- The information technology sector was the main detractor during the third quarter as Facebook and Tencent both declined more than 15% due to company specific issues. Facebook took down its long-term margin guidance, and the latter had a shortfall in its online gaming business. We remain confident in both companies’ long-term outlook and had added to weakness in 2018. The Fund’s lack of exposure to Apple also detracted from performance, as its share price was buoyed by new product introduction. We believe that Apple’s high growth phase is over, and it could fall victim to the growing trade tension between the U.S. and China.
- During the quarter the Fund initiated three new positions -- Taiwan Semiconductor Manufacturing (TSMC), Rubis SCA, and First Horizon National. TSMC has surpassed Intel as the global leader in semiconductor process technology. We took advantage of the stock’s weakness in the early summer to initiate a position. The recent sell off in Rubis on concerns about its Turkey exposure, created an attractive opportunity to buy a high-quality energy infrastructure business at a discount to long-term average multiples. We initiated a position in First Horizon, a regional U.S. bank. We believe the recent relaxation of regulation for banks under $250bn in assets should be an opportunity for the bank going forward.
- Several positions were sold during the quarter including BNP Paribas due to its exposure to Turkey. The proceeds were added to other European financial stocks in the portfolio. We took profits on Samsung SDI as it became fully valued in our estimates. We also exited Tokyo Gas on the concern that rising energy prices could pressure its earnings down the road.
- We believe the recent strengthening in the USD may not be sustainable. We have added to positions that we believe will benefit from EUR and GBP strengthening, on the back of a potential resolution on the Italian budget and Brexit negotiations.
- The upcoming November mid-term elections can be viewed as a referendum on Trump’s presidency. The market census is that Democrats will likely recapture the House while Republicans will keep the Senate. However, it will be a close call as a lot will depend on turnouts among women and younger voters. Should there be a “blue wave” that sweeps both chambers, investors may start to worry about the sustainability of Washington’s pro-business policies. We believe Democrats will start to make the 21% corporate tax rate a general election issue in 2020, and markets may begin to discount higher corporate tax rates at some point. The recent decline in the Russell 2000® Index (measuring U.S. Small Cap performance) may be a sign of growing concern about this potential outcome.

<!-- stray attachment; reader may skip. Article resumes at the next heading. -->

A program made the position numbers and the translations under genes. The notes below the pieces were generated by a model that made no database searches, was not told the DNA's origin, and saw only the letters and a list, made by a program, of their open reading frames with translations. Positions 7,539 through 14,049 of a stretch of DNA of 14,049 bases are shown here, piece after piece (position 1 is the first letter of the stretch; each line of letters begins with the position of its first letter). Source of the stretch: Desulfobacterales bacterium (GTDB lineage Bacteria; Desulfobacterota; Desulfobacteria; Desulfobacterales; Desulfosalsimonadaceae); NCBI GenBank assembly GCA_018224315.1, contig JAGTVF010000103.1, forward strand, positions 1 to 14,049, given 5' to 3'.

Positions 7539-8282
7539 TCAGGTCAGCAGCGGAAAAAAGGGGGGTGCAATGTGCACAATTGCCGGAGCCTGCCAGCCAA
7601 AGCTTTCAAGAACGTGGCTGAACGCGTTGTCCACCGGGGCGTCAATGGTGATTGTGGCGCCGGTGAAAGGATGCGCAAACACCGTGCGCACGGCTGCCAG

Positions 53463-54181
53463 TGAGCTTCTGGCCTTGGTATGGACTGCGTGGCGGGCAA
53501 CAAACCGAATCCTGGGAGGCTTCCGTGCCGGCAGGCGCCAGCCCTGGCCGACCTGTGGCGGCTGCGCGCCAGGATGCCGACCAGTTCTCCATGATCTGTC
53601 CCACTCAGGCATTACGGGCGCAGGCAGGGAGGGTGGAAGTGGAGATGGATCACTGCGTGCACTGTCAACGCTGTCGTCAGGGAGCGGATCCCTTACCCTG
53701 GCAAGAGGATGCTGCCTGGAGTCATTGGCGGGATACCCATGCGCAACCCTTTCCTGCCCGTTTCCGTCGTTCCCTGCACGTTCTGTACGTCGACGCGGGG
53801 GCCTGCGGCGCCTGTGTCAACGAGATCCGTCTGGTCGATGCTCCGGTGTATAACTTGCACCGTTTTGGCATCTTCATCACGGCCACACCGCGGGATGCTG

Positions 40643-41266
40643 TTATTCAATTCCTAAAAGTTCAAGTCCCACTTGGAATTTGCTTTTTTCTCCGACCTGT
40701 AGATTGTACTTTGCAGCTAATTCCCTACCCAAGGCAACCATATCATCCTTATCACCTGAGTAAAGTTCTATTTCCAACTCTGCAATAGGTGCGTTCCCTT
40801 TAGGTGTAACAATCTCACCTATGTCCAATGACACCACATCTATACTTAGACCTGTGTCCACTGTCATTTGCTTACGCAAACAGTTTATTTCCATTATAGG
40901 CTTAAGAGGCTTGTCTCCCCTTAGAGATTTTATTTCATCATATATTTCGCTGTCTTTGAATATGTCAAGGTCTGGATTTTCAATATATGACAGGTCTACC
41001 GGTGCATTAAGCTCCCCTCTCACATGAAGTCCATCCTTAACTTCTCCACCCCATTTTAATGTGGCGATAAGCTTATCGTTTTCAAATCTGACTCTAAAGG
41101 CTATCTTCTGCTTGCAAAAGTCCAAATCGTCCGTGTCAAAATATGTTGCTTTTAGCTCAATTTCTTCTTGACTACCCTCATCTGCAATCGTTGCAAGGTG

- Global growth should remain on the expansion path, in our opinion, as the U.S. economy has benefitted from aggressive fiscal stimulus and deregulation. With S&P 500 Index EPS projected growth at roughly 22% from last year and the probability of a recession in the next 12 months remaining low, we believe the bull market is still intact and further gains are more likely than not.
- We also maintain our base case of a tougher trade war with China, as we have been concerned since the November 2016 election that Trump’s long-held protectionist instinct would lead to more confrontational trade policies. To deal with this risk, the Fund has avoided U.S. stocks with sizeable China exposure such as Boeing, Apple, Starbucks, Caterpillar, just to name a few. We also do not hold agriculture-related stocks from farm equipment makers to agricultural commodities producers. So far, the Chinese government has refrained from retaliatory actions against these companies. However, we are concerned that the trade relationship between the U.S. and China could go through a rough period before a compromise is reached.
- We are overweight U.S. banks as we believe they should benefit from higher interest rates. In addition, European banks could potentially benefit from currency strengthening and higher rates. The Fund will remain opportunistic and seek stocks that are temporarily out of favor but possess the ability to be turned around. We also suspect value stocks may finally start to outperform growth as the U.S. reflation theme plays out.